Before to God Isaiah can aspire -
The Angel's tong selects a flaming coal -
Astringent fire - the funereal pyre
For all the grosser substance of his soul.
A good man to be sure - but man is dross
In such a place. A mortal soul is naught
But fair ore trapped beneath a foul crust
Of sin - and yet the great refiner sought
The silver to be wrought.
The altar laid
Isaiah, with no lamb to lay thereon
Lay trembling neath the sacrificial blade
His blood to mingle with the Sacred Son -
The fire burns the mantle of the years -
A mere man dies, a Godly man appears.
(Verses in Isaiah, here)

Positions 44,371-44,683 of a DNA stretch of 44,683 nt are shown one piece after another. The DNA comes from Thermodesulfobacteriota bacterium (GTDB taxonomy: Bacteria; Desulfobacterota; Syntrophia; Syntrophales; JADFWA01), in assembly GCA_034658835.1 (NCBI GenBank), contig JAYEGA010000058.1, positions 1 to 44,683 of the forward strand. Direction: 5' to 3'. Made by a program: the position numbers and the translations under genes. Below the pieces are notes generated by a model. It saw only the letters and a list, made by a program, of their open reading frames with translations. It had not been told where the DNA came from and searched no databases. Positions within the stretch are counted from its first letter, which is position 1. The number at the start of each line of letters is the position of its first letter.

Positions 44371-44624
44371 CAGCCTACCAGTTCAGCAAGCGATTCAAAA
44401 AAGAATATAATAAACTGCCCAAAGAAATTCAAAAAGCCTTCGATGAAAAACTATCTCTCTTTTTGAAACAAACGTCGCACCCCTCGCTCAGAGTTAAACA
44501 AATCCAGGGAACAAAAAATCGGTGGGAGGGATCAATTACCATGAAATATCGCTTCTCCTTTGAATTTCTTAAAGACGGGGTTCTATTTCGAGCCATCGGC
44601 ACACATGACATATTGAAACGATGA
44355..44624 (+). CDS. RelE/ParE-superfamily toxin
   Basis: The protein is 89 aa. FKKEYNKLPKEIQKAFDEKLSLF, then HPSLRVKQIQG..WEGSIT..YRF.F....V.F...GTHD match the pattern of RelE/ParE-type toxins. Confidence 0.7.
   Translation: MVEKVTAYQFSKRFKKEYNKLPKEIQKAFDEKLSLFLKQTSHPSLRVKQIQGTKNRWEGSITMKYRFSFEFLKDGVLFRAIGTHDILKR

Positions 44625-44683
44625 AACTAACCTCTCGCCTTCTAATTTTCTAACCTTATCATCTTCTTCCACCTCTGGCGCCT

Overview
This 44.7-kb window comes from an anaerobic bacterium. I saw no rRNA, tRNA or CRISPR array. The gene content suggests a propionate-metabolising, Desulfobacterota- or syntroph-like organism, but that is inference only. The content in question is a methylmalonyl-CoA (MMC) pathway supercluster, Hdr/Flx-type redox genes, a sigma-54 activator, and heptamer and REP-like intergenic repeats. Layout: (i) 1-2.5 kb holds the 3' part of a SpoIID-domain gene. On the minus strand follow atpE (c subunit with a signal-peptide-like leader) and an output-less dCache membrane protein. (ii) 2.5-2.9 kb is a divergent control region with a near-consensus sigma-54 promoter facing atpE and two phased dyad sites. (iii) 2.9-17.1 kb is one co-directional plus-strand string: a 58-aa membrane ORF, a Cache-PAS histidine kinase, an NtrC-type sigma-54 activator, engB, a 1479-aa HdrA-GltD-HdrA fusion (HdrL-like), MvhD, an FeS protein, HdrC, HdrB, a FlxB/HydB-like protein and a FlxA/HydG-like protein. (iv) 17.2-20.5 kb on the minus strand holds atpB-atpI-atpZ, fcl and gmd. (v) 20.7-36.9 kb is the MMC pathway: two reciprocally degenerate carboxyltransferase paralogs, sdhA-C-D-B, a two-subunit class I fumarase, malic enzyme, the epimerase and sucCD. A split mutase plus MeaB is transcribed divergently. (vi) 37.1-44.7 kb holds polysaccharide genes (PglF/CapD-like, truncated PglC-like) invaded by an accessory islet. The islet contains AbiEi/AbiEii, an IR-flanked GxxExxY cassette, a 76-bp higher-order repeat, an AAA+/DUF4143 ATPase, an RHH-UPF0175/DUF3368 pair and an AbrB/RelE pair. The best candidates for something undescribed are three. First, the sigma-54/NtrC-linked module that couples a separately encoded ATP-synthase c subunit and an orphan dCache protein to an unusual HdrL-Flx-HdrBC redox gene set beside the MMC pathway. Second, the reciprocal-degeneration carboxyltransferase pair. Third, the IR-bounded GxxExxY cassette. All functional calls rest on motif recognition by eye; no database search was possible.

This poem I originally wrote about two years ago, sort of as a last farewell to the Mormon faith of my youth. I don't believe in the LDS church anymore, but I can respect it, deeply. As I expressed it to a friend of Amanda's: the Mormon church teaches you to be a hero, because it demands that you live for something that you would die for. Of course, most of us aren't meant to be heroes, and there is the question of whether you are dying for the right things. But to live a life without something you would die for is to never really live...
(Image: "The End" by Gabriela Camerotti)